Even though I've been reporting for decades, I always learn something useful during Sunshine Week, the subject of all my posts this week. Well, this year was no different.
One thing I hadn't known about before was the Citizen Journalist's Guide to Open Government, put out by the Knight Citizen News Network.
And, with permission of the Society of Environmental Journalists, I'm reproducing here SEJer Joe Davis's "10 Key Open-Gov Resources for Enviornmental Journalists":
1. The Reporters Committee for Freedom of the Press. Publishes a suite of authoritative booklets on journalists' rights of access to information — and practical how-to's on using them most effectively. They offer free legal advice for journos.
2. The Sunlight Foundation. Incites and supports use of digital tools to overcome government efforts to hide the truth about its occasionally sleazy behavior. Tools for all!
3. Society of Professional Journalists' Freedom of Information Committee. Watchdogs press freedom and info-access issues in most of the 50 states. Who's active in your state?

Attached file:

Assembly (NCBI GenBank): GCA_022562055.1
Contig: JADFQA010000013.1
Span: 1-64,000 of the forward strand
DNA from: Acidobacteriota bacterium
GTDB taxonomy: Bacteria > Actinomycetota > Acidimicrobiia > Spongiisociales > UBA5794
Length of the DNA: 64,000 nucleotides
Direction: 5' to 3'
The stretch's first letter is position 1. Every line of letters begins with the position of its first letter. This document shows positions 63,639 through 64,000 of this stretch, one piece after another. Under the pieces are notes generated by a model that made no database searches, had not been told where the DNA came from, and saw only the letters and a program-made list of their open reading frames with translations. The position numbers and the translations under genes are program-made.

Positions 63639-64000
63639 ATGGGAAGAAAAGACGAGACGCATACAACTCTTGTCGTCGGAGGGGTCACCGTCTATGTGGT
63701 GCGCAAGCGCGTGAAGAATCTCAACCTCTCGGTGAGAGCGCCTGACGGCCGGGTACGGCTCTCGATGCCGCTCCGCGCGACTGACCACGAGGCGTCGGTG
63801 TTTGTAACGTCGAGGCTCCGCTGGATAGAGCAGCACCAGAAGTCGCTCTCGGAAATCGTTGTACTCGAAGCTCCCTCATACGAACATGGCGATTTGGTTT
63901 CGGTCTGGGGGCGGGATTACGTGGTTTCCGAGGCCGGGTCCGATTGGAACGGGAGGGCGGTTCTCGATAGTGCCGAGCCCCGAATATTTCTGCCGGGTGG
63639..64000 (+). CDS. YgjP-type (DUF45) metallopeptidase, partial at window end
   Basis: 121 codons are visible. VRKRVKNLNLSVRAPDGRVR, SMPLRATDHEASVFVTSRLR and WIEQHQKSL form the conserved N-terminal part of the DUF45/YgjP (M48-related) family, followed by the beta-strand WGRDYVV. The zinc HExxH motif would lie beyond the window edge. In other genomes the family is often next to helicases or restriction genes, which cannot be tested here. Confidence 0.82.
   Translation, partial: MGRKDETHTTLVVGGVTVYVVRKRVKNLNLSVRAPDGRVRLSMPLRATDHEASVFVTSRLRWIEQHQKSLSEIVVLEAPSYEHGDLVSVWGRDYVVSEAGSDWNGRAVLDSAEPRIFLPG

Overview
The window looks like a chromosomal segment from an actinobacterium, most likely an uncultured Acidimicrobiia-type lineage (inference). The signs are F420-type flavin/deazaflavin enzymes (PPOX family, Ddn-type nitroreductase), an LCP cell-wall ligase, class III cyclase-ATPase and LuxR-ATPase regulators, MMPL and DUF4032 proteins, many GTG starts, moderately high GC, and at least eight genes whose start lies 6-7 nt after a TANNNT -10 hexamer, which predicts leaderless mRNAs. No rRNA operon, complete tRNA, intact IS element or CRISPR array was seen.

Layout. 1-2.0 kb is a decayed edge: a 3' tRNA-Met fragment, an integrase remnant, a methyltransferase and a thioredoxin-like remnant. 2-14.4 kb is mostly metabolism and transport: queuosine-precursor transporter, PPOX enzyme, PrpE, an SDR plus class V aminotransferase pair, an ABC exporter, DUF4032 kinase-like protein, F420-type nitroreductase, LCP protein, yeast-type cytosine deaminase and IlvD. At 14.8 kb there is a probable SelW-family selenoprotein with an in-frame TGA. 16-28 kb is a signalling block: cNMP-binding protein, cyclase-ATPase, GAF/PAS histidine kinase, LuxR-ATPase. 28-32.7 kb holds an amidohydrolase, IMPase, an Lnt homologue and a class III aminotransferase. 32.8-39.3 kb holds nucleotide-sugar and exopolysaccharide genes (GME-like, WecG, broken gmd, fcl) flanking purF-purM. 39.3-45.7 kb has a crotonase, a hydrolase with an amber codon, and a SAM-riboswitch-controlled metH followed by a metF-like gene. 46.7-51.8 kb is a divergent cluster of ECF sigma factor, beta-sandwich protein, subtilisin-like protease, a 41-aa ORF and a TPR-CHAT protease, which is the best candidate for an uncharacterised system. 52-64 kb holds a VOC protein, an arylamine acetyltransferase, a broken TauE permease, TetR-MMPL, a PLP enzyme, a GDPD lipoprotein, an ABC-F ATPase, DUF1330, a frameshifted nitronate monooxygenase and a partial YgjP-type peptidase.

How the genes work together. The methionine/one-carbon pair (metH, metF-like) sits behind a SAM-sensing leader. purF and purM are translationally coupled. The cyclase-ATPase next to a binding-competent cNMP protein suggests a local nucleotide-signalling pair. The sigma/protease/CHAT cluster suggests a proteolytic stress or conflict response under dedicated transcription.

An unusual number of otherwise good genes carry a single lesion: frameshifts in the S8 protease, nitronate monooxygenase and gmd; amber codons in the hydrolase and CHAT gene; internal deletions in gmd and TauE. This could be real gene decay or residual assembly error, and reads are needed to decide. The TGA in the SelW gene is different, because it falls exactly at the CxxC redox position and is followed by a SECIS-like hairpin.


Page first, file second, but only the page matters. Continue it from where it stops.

4. National Freedom of Information Coalition. Builds networks of reporters and grass-roots FOI activists in most states. Now has Knight money to help fund FOI court cases.
5. Freedom Forum/First Amendment Center. Funded via the Gannett legacy, the First Amendment Center offers numerous programs and information sources.
6. Federal FOIA Offices. The Freedom of Information Act office at each federal agency is a starting point for specific document requests.
7. Justice Department Office of Information and Privacy. Justice's OIP is the ultimate and authoritative source for legal interpretations of the Freedom of Information Act and the Privacy Act.
8. Government Attic. An invaluable trove of lists and documents from federal agencies that you might not otherwise see. Searchable online. Go rummage. You never know what you'll find.
9. Investigative Reporters and Editors. Start by joining IRE. Then you'll have full access to their rich range of tips, tools, and databases — a virtual gumshoe paradise. Home of the National Institute for Computer-Assisted Reporting.
10. Center for Responsive Politics. A user-friendly, searchable online data-world about money and politics. Includes more than just Federal Election Commission data — such as Congressional lobbying disclosures. Instant exposé.
— Robert McClure